Having ranked high in its quality of education, health care, social welfare, life expectancy, and income among places in the world, Canada can truly be a land of opportunity. With merely an approximate population of 34.5 million in 2011 (Statistics Canada, 2012), the country has been continuously inviting and accommodating foreign workers and professionals to address its growing labour shortage. Consequently, every year, the country welcomes over 150,000 far-off workforces to temporarily fill in jobs (Citizenship and Immigration Canada, 2012).
Although the country has been experiencing skilled professional deficiency for years, finding a job for newcomers in the country can really be challenging because foreign educational and professional credentials may be recognized as different from Canadian credentials. And to get ahead in this progression, time and preparation is very crucial, especially for certain types of occupations.
Foreign credential recognition in the Maple Country can really take time. It has to be assessed by the following organizations:
· Credential assessment agencies
· Educational institutions
· Regulatory bodies
Meanwhile, there are two types of jobs in the country, the regulated and non-regulated.
Regulated. Unlike non-regulated jobs, these types of jobs set standards of practice. About 20 percent of occupations in the country are regulated by the government to protect public health and safety. Also, working in Canada in this category involves a regulated title, as well as requires a licence or a registration. Below are some of the occupations categorized as regulated professions:
Non-Regulated. For foreign trained professionals, this job market is an excellent point to start in their careers. This type of job does not require a licence, certificate, or registration. Moreover, 80 percent of newcomers in the country are employed in non-regulated professions because it is the easiest way to become licensed in a regulated profession, as well as to obtain Canadian work experience. The following is a short list of non-regulated careers:
· Architectural Technicians and Technologists
· Computer Programmers
· Drafting Technologists and Technicians
· Financial Managers
· Translators, Terminologists, and Interpreters
Some regulated occupations, however, may be classified as unregulated in some provinces or territories in the country. Therefore, preparing and understanding all the necessary details about a specific profession are always a fundamental step in finding a job in the country.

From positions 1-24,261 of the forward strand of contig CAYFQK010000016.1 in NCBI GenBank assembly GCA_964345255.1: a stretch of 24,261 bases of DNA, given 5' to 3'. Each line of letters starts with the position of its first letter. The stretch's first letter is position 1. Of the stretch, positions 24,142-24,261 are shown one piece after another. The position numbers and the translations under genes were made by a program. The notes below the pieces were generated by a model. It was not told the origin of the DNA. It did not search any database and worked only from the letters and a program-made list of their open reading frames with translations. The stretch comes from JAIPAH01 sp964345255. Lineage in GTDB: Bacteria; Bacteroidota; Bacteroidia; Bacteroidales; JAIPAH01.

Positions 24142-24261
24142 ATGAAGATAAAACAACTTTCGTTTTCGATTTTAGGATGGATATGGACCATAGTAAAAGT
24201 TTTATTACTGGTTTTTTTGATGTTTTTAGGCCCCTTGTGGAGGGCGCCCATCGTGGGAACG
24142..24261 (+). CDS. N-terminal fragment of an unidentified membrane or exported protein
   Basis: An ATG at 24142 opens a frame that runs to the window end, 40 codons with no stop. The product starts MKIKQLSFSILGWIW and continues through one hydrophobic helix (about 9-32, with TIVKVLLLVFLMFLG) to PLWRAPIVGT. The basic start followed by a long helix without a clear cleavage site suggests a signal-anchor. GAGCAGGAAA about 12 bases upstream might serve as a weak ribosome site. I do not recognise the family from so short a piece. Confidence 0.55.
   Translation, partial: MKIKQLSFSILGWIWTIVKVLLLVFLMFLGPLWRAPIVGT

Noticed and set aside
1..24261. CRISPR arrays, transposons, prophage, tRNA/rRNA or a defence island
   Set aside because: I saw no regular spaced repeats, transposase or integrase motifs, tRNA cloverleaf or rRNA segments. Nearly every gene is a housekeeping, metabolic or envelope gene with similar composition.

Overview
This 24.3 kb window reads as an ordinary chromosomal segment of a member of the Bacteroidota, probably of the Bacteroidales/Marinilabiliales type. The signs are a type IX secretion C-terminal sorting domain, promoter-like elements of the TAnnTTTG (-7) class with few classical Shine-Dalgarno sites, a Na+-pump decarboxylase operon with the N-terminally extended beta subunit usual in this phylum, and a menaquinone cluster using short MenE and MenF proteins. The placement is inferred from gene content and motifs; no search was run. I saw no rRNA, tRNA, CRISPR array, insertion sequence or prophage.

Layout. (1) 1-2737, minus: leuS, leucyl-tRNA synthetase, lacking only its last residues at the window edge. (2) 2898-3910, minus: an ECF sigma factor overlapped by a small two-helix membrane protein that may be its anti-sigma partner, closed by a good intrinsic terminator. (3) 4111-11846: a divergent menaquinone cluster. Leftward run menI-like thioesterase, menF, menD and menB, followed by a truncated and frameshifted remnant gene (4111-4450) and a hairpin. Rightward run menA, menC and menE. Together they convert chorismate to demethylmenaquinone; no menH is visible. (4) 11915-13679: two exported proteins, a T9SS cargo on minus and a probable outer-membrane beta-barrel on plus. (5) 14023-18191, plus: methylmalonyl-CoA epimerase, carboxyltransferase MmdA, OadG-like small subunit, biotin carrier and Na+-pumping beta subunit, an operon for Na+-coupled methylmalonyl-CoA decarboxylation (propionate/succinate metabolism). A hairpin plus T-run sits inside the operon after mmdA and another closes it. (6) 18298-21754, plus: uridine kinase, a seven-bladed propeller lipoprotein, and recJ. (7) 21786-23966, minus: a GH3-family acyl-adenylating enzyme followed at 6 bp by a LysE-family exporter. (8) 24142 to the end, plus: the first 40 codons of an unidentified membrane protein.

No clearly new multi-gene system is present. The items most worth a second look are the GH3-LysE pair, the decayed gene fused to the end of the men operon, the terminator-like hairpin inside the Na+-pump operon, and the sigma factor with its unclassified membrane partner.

Furthermore, in spite of the urgency to fill many important functions in the Canadian workforce, many job opportunities are not advertised and seem to be hidden from the labour market. Often, information on available jobs is circulated to managers, employees, and business associates.
To hasten and highly increase your chances of success, the following methods are also important to help you find the perfect career tailored only for you:
· Job networking through family members, friends, relatives, or acquaintances.
· Direct contact with employers in a pleasing way.
· Job posting that includes classified advertisements on newspapers and magazines. These days, job openings are mostly posted on the Internet.
· Volunteering can give an impression that you are genuinely interested to work for an organization.
Apparently, the rising number of newcomers in the country, the long process of finding a career, and the government’s strict language proficiency requirement may discourage you from working in Canada. However, seeking the assistance of trustworthy and reliable, yet cost-effective immigration companies such as Illuminate Canada Staffing and Immigration would be a great help in your Canadian employment problem or concern.
Ricardo Colindres is a Canadian staffing and immigration expert. He writes about the countless reasons why Canada is an ideal place to work, study, immigrate, or have a vacation.